Vitamin B12 Deficiency Prevalent in the US
Because a large portion of people suffer from gastrointestinal disturbances such as: constipation, diarrhea, and heartburn, it is more than likely that a Vitamin B12 deficiency (or a subclinical deficiency) is far more prevalent than what was previously thought.
Since Vitamin B12 requires sufficient gastric acid for absorption, even if an individual with sufficient intrinsic factor (necessary for B12 absorption), over-the-counter (OTC) drugs as well as prescription drugs for heartburn (that suppress the acid), indirectly suppresses Vitamin B12 absorption. And this is just the top of the iceberg.
Commonly prescribed drugs also cause nutritionally deficiencies, including Vitamin B12, which has been linked to many health conditions. Here’s just a small list of such drugs:
- Oral contraceptives (birth control pills)
- Anti-hypertensive (blood pressure lowering)
- Anti-inflammatory (ibuprofen, aspirin)
- Anti-ulcer and Heartburn drugs (i.e. H2 blockers such as Prilosec, Nexium)
- Cholesterol-lowering drugs (i.e. Lipitor)
- Phenothiazines (i.e. Thorazine)
- Tricyclic antidepressants (i.e. Sinequan, Norpramin)
- Benzodiazepines (i.e. Xanax)
- ERT (Estrogen Replacement Therapy)
- Anti-diabetic drugs
If you notice, oral contraceptives (birth control pills) top the list above.
Interestingly, it is commonly accepted knowledge that oral contraceptives are linked with an increased risk of blood clots and stroke, especially in women “over the age of thirty-five”.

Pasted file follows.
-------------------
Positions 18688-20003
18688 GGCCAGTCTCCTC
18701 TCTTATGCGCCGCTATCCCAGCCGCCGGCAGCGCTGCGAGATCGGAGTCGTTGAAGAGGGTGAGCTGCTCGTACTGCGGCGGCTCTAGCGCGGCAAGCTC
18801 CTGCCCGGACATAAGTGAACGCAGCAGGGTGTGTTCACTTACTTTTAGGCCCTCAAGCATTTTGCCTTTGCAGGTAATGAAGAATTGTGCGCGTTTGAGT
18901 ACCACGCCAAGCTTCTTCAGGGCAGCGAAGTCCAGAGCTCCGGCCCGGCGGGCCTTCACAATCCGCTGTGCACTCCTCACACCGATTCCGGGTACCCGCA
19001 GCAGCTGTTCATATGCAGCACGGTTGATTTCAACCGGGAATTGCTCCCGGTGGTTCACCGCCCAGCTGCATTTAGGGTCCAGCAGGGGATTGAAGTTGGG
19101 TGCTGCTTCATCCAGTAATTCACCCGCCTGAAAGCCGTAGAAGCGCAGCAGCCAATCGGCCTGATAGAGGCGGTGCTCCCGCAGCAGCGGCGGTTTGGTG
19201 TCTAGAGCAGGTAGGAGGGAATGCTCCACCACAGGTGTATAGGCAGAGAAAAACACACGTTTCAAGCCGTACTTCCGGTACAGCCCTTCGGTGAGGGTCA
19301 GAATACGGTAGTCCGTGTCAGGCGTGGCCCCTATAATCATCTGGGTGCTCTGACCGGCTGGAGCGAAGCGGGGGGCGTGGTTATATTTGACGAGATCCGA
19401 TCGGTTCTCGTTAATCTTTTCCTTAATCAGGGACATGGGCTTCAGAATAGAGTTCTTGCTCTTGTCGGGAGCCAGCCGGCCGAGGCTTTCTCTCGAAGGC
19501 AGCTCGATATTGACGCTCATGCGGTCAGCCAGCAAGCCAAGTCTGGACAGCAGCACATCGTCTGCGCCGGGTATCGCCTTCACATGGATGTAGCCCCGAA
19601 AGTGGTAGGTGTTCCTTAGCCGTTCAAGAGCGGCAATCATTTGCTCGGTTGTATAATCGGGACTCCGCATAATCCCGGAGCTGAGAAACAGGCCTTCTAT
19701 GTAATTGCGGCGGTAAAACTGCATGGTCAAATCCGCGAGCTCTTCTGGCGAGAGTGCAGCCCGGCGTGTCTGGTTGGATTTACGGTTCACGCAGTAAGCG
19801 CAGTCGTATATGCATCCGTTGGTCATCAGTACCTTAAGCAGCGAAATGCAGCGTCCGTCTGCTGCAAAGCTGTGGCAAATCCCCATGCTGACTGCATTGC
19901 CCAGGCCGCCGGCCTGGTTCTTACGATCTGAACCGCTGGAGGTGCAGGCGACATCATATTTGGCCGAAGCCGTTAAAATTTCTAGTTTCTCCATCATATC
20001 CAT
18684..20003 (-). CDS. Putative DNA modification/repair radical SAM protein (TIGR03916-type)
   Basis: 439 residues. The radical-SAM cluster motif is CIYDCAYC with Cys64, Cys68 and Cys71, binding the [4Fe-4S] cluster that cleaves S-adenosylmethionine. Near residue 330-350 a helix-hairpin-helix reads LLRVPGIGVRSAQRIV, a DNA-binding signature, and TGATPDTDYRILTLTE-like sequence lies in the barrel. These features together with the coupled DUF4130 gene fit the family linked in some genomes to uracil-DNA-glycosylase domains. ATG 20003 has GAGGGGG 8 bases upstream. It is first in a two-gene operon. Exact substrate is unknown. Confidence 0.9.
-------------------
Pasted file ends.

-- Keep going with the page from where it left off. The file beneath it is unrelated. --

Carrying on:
Most women start taking birth control pills in their late teens or early twenties without the advice to take Vitamin B12 and other important nutrients such as: Vitamin B9 (folic acid) [except in low does for the prevention of birth defects], and Vitamin B6 to lower homocysteine levels.
Remember that high homocysteine levels are now considered a major factor in cardiovascular disease, including blood clots and stroke!
Even more interesting are the use of beta-blockers (from the list above) to treat cardiovascular disease while, adding to the risk of cardiovascular disease by depleting important nutrients such as Vitamin B1 (thiamine), Vitamin B6 (pyridoxine), Vitamin B9 (folic acid), Vitamin B12 (cobalamin), and most alarming Coenzyme Q10!
[Did you know that heart disease is linked to low CoQ10 levels? And that heart disease has even been reversed with CoQ10 therapy?]
Vitamin B12 deficiency has also been linked with Depression. With at least one out of six Americans diagnosed with depression, it would seem to be a “no-brainer” that a doctor would to take a closer look at the Vitamin B12 levels in the body before reaching for the prescription drug pad.
Wouldn’t doctors want to prevent potential horrific side effects associated with those drugs? I’ll go even farther to say that the medical profession should reevaluate what is considered “normal” Vitamin B12 levels. Because the current so-called “healthy” levels are simply not showing the real picture when serious health conditions such as cardiovascular and autoimmune disease are on a steady increase in this country!